Transport minister defends cost of lorry park
Transport minister Andrew Jones has defended the government’s decision to spend up to £250m on a lorry park replacement for Operation Stack, after appearing in front of the Transport Committee.
Asked this week by the select committee’s chairman Louise Ellman if developing an area the size of Disneyland for lorry parking was the best option available, Jones said it was.
“We have a significant economic asset via the Channel crossings. Last year we saw disruption – in June and July mainly – because of the perfect storm of increased holiday traffic, migrant incursions in the Channel Tunnel and industrial action in the French port. This disruption was unacceptable and we don’t want to see it again. We can’t entirely remove risk but we can put more resilience in place. This is a national issue, not just a Kent one; access to the port and tunnel and therefore the markets of Europe is a national issue.”
With the Port of Dover suggesting that last year’s shutdown of Calais and the subsequent unprecedented 26-day use of Operation Stack cost the UK economy approximately £150m a day in lost trade – and the effect to road haulage put at around £700,000 a day – Jones told the committee that it has been imperative the government acts swiftly to provide an alternative.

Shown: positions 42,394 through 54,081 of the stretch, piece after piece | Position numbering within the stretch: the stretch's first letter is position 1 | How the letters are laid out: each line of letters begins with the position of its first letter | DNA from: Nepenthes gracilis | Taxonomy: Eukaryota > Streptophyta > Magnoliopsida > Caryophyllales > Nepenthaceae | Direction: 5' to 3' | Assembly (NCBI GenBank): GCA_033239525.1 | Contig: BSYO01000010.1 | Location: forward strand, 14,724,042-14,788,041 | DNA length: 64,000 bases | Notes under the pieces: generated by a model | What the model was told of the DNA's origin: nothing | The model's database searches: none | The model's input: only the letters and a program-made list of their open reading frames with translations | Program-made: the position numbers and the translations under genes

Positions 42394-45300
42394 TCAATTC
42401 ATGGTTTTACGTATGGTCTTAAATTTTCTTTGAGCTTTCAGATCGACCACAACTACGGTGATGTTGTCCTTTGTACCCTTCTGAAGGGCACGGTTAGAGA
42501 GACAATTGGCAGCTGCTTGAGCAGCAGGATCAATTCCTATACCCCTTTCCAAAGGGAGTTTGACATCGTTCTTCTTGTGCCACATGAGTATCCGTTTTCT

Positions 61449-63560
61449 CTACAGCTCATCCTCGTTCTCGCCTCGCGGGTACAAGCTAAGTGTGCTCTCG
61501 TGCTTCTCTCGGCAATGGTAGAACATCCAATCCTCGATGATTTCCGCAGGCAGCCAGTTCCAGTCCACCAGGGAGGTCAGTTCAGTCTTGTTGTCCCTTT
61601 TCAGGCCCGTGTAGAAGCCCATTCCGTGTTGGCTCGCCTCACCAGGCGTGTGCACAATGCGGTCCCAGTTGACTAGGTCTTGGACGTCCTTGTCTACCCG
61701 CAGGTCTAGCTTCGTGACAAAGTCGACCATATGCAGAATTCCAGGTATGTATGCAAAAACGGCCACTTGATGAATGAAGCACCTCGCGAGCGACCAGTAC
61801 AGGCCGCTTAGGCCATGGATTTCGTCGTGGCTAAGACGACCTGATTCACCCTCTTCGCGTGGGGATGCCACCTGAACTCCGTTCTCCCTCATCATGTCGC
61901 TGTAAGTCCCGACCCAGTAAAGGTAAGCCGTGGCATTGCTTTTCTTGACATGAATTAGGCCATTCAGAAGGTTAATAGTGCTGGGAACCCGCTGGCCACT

“It is not fair to call it a kneejerk reaction to an exceptional circumstance (CM 24 March). 10,000 HGVs go through the port and tunnel (two to one in favour of the port) each day, and both the port and Eurotunnel are predicting increases in volume in the future.
“We’re therefore putting in a long-term solution to a significant problem,” he said.
In an evidence session last month the FTA supported the new lorry park, while Eurotunnel suggested the plans amounted to a “£250m white elephant” for a problem that would not occur again.
- This article first appeared in Commercial Motor magazine 14 April edition. Why not subscribe today and get 12 issues for £12.